Before moving on to Yeshua’s perspective of marriage, I want to close out this section of the Torah with [23:18-19] As was mentioned before, cross-dressing was associated with pagan temple prostitution, and here Adonai not only explicitly bans these practices, but also any proceeds from this practice. We also see that a temple prostitute was called a “dog.” Do you remember another conversation where someone was referred to as a dog? (See Matt. 15:21-31)
Now we will go over and look at Yeshua’s discussion about marriage, and in particular the divorce that is mentioned in (Deut. 24:1-4).
[Matt. 19:1 – 12]
In Vs. 1-3 we have an interesting question, which needs to have the background explained, “Is it permitted for a man to divorce his wife for any reason at all?” At that time there were two primary rabbinic schools, the School of Hillel, and the School of Shammai. In general Yeshua usually sided with Hillel, however in this case he sided with Shammai. “The School of Shammai translated these words [in Deut. 24:1] by ‘a thing of indecency’, and maintained that divorce could only be allowed if the wife was guilty of unchastity; whereas the School of Hillel rendered them by ‘indecency in anything,’ implying that a wife may be divorced also for reasons other than unchastity.” If you want an example for this there is a conversation with the Rabbi in the movie, “Fiddler on the Roof” that discusses this exact point. So how does Yeshua answer?
In Matt. 19:4-6 we see that Yeshua takes the question of marriage all the way back to the Garden of Eden. He speaks of the original intent of marriage and that from Adonai’s perspective, the “two have become one flesh.” We see that Yeshua affirms that marriage is between one male and one female for life, and then he gives no other options.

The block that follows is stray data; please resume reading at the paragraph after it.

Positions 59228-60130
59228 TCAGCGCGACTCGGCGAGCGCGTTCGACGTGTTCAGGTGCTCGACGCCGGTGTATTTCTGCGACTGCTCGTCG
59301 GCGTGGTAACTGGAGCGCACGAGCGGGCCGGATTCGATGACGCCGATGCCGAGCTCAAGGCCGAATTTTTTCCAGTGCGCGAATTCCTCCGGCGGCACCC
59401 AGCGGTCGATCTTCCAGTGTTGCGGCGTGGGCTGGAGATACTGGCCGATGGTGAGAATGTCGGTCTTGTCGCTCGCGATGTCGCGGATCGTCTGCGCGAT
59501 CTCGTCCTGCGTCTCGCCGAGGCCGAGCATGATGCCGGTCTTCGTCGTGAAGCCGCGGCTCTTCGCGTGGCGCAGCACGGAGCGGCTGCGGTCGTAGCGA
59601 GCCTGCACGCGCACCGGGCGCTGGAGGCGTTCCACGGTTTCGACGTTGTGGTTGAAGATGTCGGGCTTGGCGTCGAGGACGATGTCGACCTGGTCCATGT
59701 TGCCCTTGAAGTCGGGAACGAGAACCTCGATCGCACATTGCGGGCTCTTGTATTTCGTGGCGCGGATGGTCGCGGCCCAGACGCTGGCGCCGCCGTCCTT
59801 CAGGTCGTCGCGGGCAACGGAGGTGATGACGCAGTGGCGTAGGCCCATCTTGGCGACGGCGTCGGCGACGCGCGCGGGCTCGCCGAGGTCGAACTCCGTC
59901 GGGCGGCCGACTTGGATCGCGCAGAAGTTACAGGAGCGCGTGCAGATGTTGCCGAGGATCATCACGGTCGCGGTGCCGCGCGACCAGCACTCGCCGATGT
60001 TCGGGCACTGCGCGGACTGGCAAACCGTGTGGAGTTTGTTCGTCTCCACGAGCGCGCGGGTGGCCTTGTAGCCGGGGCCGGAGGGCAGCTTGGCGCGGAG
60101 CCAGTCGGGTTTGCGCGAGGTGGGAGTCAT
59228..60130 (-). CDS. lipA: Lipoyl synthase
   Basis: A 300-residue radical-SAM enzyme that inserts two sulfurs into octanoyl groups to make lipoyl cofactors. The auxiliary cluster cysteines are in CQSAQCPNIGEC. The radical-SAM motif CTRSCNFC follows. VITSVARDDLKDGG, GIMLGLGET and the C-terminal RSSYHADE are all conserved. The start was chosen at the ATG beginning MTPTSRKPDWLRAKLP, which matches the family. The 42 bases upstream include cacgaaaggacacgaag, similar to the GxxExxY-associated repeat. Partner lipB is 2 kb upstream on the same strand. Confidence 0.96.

This immediately causes the Pharisees to ask about why the Torah allows for divorce. Another question could have been why polygamy was allowed as well. Notice Yeshua’s response? He shows that the reason for divorce is the hardness of people’s hearts, and that this is not Adonai’s desire for anyone. Yeshua then sides with Shammai and states that divorce should be limited to adultery. Yeshua’s own talmidim are incredulous, and declare that celibacy might then be a better option. But Yeshua states that while celibacy is acceptable, it is only for those “who can accept it.”
In conclusion, this week’s Torah portion and Yeshua’s perspective on marriage are extremely relevant today. This issue of redefining marriage has become one of the most contentious, inflamed divisive issues of our day. The reason is simple, Adonai defined marriage, back in Genesis (5:2, 2:24), but we live in a country that trying desperately and deliberately to forget God, or rather refuse to “recognize God. (Rom. 1:28)” But there are many who see that when a nation redefines marriage it is a proof that Adonai’s judgement is against that nation. Sha’ul says to the Romans that it is proof that Adonai is giving our nation “over [to] the evil desires of their hearts (Rom. 1:24).” C.S. Lewis said that in the end, “All get want they want; they do not always like it.”
 Hertz, J.H., The Pentateuch and Haftorahs, 2nd Ed., Soncino Press, London, 1978, Pg. 843.
 Grianti, M. A., The Expositor’s Bible Commentary, Rev. Ed., Vol 2, Zondervan, Grand Rapids, 2008. Pg. 675.
 Unless otherwise noted, all Scripture references are taken from the Tree Of Life Version (TLV), 2014.
 Grianti, Commentary, Pg. 674.
 Hertz, Pentateuch, Pg. 850.
 Lewis, C.S., The Chronicles of Narnia: The Magician’s Nephew, Harper Collins, New York, 1955.